Knowledge Generation in the Public Sector

This scientific work examines the impact of integrating agile methodologies into public administration on knowledge creation.

Knowledge Generation in the Public Sector


This scientific work examines the impact of integrating agile methodologies into public administration on knowledge creation. Agile methodologies prioritize swift, customer-focused development and informal knowledge sharing, which can conflict with the formal, bureaucratic nature of public institutions. The study researches this potential discord and its effects on knowledge management through the lens of the SECI model, which underscores the transformation of tacit to explicit knowledge via social interaction.



The SECI model recognizes five different enabling conditions for organizational knowledge creation that influence organizational knowledge creation. It underscores the central role of leadership and middle management in this context. This work can help managers understand how they can better perform their role in facilitating the continuous generation of organizational knowledge. This study examines knowledge conversion using the four modes of socialization, externalization, combination and internalization. Understanding these elements is crucial for organizations, particularly in the IT-sector, to effectively manage and leverage knowledge for innovation.



The study reveals that the conflict between bureaucratic and agile methods within the Tax Administration of the Canton of Berne hinders knowledge generation. Bureaucratic rigidity of the specialist departments limits informal communication with the agile IT division. Regulatory time pressures, complex IT architecture, and unequal access to information further restrict effective sharing of information. Additionally, conflicting management styles and lack of standardized documentation create ambiguity and hinder autonomy, especially for less experienced employees. These challenges collectively impede organizational knowledge creation, performance, and adaptability.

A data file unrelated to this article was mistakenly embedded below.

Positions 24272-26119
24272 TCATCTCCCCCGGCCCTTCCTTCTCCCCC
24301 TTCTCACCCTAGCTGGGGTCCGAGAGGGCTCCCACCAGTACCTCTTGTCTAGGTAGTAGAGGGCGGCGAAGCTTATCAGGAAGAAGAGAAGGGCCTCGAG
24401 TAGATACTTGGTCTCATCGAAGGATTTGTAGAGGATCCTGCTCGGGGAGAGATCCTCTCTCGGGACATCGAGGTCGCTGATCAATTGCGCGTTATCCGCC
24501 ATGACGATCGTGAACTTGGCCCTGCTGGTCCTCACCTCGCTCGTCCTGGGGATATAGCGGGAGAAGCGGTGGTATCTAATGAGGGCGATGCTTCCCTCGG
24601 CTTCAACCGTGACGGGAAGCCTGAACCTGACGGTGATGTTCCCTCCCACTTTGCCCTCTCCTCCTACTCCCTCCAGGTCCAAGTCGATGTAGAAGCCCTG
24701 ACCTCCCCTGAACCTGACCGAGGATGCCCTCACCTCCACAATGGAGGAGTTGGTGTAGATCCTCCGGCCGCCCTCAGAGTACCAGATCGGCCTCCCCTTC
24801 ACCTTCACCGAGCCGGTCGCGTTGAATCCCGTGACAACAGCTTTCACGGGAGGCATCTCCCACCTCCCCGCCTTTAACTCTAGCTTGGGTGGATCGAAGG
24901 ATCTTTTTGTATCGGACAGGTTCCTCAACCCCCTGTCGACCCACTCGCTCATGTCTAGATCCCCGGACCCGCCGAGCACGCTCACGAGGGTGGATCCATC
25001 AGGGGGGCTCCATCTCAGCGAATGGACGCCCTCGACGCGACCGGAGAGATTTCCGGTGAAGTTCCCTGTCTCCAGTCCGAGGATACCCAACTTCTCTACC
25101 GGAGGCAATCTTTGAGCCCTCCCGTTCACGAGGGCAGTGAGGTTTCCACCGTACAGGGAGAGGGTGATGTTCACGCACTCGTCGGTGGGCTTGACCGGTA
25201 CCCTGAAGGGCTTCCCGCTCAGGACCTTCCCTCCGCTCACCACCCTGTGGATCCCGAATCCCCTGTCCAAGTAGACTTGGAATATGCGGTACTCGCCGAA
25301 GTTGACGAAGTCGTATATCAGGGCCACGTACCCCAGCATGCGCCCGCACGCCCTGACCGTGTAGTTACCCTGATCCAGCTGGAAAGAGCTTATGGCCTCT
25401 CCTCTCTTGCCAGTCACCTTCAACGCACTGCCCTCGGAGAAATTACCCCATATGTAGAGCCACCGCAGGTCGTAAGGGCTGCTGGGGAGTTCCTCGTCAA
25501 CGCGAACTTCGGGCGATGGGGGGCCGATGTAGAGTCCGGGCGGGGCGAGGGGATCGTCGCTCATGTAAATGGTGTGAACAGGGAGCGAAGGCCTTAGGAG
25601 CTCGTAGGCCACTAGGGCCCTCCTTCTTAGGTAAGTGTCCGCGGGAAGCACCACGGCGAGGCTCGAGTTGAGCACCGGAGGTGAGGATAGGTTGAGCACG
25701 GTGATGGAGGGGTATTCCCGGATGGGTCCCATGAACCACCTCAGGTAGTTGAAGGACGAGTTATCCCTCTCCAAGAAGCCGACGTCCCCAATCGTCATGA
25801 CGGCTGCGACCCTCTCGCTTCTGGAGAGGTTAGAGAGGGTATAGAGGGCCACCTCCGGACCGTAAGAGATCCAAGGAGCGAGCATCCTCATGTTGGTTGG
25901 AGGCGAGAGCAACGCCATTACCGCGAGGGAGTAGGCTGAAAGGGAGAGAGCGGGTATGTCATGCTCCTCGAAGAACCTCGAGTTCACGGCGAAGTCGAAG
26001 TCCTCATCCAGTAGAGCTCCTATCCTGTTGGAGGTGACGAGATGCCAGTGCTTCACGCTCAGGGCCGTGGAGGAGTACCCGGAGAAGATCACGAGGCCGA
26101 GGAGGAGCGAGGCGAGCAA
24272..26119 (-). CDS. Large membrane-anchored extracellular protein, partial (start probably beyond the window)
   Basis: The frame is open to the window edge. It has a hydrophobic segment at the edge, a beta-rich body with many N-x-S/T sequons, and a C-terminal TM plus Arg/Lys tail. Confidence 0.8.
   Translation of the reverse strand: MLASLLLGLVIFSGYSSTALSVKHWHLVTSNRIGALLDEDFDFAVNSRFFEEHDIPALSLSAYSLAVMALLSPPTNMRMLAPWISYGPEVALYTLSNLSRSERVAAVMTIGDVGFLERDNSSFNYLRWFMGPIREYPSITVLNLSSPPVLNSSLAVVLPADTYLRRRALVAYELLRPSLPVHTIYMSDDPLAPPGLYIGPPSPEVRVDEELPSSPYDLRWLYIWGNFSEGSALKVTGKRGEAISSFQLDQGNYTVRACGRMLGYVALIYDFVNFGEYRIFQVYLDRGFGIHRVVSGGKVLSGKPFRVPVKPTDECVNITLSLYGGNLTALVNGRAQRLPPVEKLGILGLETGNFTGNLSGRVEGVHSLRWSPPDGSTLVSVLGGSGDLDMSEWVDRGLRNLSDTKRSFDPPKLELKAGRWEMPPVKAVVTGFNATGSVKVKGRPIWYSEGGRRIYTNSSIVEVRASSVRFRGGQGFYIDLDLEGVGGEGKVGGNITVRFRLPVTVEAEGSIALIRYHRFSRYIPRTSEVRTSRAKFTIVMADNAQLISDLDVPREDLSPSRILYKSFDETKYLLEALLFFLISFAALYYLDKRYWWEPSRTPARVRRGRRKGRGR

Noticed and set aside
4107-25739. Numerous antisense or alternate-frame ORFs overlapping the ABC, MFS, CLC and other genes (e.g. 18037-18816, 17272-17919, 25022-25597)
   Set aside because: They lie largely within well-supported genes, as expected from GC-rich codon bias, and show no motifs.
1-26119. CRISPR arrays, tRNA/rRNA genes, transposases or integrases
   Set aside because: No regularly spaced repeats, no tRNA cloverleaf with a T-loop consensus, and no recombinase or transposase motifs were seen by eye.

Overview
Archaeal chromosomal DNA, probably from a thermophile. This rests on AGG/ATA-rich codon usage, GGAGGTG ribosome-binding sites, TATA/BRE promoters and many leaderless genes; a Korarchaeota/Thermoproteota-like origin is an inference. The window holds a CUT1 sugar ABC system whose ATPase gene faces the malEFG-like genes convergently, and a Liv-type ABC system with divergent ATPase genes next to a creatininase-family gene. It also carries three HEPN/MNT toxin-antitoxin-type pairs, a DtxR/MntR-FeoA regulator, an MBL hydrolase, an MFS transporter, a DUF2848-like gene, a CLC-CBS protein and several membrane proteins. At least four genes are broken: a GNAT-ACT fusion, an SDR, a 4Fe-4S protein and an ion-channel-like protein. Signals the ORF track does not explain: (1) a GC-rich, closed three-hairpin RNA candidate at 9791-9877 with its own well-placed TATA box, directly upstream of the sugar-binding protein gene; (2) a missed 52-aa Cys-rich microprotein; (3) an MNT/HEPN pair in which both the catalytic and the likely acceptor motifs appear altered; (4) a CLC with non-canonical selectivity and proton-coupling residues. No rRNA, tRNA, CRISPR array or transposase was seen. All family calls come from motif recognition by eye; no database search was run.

Implications for Practitioners

  • Open communication and collaboration are essential for overcoming departmental silos and facilitating informal knowledge exchange
  • Addressing time constraints imposed by regulatory changes requires effective resource allocation and streamlined processes to enable agile responses
  • Integrating bureaucratic principles with agile methodologies is crucial for clarifying goals, enhancing team autonomy, and fostering a cohesive and agile work environment



In the context of this work, a case study was conducted, which is suitable for exploring underexamined topics and understanding dynamics in specific settings. It focuses on the Tax Administration of the Canton of Berne, whose IT division has adopted the SAFe agile framework since 2019. Qualitative methods, including an integrative literature review and semi-structured interviews, are used. Interviews follow the SECI model's modes of knowledge conversion and were conducted with a total of nine people in the roles of Business Analyst, Application Manager and Agile Tester. The statements of the interview partners were analyzed using a mixed deductive-inductive approach.